The question – although simple – has no answer because the CFP Board of Standards, the department of labour and the Securities and Exchange Commission do not have a shared definition for the term ‘fiduciary’. The SEC is expected to provide clarification in late 2013 or early 2014.
A New York adviser observed: “People get into the business to make money. The vast majority choose to earn their income by being paid for helping clients make progress towards their goals. It is ethical behaviour. It makes sense. Satisfied clients bring in more assets. They refer their friends.”
Now consider the famous quote attributed to IBM’s Tom Watson: “If you have a one-in-a-million failure rate, what do you tell the millionth customer?” Clients who feel victimised vote with their feet. Some write letters of complaint. Some sue.
If a broker places orders and an adviser offers advice, most industry professionals want to be advisers. The problem develops when you ask: who does the adviser work for? Does the adviser work for the person who writes the cheque? If so, the adviser works for the client. Does the adviser work for their firm, because the firm issues their paycheque? If so, they are an agent of the firm. If that is defined up front, fine. The public does not know if titles are similar. Sometimes the client only learns who bears what degree of responsibility after something goes wrong.
Registered investment advisers are keen to institutionalise a fiduciary standard. The adviser works for the client acting in the client’s best interests. All fees are transparent. They offer a range of options, including those not available from their firm. Consider the lawyer/client relationship – the lawyer takes instruction from the client.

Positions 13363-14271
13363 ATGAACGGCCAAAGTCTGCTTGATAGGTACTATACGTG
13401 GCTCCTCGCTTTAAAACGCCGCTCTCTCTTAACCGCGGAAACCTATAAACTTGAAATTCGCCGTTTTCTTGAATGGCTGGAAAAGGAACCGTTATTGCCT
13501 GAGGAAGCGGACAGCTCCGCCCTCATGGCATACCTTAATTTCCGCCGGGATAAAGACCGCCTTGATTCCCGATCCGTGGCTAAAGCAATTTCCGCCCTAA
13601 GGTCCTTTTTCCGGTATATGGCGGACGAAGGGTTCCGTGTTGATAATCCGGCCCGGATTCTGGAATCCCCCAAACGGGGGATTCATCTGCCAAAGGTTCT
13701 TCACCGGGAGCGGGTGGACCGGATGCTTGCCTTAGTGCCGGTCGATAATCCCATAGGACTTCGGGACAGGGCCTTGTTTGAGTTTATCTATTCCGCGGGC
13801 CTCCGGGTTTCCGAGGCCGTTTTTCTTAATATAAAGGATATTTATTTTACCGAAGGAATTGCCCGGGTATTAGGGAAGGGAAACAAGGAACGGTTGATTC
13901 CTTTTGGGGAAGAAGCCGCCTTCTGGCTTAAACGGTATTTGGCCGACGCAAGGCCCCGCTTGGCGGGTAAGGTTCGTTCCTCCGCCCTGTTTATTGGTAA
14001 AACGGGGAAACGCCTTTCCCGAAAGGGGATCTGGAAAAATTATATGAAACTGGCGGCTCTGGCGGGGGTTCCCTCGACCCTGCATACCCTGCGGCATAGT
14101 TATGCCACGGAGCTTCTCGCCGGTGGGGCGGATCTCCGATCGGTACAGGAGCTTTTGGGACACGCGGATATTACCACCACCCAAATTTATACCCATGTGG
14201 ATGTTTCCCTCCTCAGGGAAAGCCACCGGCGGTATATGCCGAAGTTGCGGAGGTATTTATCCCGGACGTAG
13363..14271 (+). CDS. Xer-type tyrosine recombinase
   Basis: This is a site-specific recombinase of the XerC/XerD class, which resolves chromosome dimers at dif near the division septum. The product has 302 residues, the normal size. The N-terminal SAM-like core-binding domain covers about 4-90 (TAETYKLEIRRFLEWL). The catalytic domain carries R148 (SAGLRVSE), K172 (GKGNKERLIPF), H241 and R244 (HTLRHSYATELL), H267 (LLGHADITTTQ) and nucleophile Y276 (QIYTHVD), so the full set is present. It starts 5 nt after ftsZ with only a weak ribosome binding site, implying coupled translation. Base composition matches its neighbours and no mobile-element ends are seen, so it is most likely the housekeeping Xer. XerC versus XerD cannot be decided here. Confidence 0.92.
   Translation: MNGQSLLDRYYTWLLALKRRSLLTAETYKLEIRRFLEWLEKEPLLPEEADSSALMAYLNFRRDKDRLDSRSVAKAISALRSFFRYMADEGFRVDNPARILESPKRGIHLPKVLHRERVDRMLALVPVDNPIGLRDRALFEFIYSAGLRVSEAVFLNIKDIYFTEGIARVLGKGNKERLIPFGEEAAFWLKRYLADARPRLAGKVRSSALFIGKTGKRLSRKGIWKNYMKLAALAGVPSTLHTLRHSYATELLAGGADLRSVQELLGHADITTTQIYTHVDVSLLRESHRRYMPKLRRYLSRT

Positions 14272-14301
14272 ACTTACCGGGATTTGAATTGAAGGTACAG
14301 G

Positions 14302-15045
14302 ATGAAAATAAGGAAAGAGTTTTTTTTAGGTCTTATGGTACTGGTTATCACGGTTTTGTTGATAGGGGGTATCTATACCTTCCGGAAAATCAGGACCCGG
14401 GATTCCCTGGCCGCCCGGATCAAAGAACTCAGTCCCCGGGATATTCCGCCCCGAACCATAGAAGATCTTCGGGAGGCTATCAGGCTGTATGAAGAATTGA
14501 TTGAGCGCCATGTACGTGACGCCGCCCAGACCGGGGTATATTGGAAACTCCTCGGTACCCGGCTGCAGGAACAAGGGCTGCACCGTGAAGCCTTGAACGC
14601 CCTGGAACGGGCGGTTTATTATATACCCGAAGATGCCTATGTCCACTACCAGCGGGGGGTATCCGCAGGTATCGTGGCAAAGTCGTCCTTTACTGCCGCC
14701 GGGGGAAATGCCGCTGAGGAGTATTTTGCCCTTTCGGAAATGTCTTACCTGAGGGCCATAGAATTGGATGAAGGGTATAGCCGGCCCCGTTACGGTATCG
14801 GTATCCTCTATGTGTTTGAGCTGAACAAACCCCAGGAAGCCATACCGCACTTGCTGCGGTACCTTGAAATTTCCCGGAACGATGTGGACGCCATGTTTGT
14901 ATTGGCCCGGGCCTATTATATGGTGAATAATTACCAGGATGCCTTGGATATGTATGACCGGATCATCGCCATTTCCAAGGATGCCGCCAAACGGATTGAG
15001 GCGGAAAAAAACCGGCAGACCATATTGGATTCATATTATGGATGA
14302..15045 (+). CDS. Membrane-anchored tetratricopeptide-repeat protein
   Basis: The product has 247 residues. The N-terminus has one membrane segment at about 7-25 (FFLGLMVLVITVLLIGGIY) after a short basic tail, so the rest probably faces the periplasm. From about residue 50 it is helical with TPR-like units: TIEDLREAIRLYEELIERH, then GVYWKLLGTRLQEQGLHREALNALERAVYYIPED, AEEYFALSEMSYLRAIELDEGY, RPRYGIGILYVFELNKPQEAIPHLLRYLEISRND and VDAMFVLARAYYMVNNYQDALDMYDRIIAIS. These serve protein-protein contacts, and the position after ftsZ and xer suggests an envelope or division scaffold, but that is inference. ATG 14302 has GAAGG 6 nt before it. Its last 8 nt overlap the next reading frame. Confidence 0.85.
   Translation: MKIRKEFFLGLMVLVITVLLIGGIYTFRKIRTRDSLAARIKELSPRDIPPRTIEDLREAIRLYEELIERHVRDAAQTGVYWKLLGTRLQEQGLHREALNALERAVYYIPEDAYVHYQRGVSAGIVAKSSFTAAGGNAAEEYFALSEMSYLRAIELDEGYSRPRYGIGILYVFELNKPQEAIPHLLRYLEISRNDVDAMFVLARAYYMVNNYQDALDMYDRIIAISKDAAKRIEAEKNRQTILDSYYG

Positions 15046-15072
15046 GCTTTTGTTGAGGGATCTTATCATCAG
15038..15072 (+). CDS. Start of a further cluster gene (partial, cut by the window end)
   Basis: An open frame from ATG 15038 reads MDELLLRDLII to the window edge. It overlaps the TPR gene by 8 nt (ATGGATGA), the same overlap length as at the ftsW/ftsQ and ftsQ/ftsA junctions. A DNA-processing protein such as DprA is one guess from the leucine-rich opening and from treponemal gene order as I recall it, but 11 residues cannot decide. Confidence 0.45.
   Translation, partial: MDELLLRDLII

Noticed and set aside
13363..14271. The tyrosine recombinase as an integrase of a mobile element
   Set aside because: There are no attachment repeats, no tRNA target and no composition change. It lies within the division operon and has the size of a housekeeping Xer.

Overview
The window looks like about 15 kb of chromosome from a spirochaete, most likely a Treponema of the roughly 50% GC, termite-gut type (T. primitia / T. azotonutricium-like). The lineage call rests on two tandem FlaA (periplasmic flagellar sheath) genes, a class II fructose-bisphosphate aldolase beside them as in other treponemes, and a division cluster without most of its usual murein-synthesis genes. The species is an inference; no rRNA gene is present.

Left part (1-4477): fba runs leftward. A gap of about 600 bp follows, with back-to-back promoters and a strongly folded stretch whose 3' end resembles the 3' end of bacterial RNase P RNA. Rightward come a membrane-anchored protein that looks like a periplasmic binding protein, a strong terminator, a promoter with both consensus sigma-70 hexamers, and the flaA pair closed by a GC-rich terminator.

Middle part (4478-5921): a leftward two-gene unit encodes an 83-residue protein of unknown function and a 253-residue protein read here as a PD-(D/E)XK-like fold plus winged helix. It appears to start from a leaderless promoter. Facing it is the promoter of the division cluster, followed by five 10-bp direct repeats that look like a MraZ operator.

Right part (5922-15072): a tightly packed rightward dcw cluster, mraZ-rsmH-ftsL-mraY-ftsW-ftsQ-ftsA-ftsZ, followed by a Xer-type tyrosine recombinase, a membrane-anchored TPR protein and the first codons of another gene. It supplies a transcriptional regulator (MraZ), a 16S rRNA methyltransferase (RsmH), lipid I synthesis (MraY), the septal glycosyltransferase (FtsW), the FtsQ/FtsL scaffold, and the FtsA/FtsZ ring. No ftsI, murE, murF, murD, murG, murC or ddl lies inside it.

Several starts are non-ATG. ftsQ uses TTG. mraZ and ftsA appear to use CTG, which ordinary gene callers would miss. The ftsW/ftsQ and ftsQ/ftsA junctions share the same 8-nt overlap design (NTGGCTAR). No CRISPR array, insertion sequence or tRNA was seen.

The benefits to the client are obvious. How far is the standard applied? If the adviser collects a fee for providing advice, offers a range of options and the client chooses ones purchased away from the adviser, does the adviser have a fiduciary responsibility?
Where does performance fit in? Will Rogers quipped: “Buy some good stock and hold it till it goes up, then sell it. If it doesn’t go up, don’t buy it.” Does fiduciary responsibility extend to not making as much money because another alternative ended up performing better? Some people can be smart on hindsight – “So many factors were obvious, you should have anticipated...”, etc.
The wirehouse world has traditionally held itself to the suitability standard. Recommendations should be appropriate for the client’s stated risk factors and objectives. This allows advisers to limit recommendations to products available at their firm. This makes sense if the ongoing relationship will be in-house.
The word “fiduciary” implies liability. Most would agree if a client followed instructions and the investments went drastically awry, someone should be accountable, and it is not the client – at least in their minds. They took advice – the adviser should be held accountable.
The flaw in this argument centres on discretion. Consider two extremes: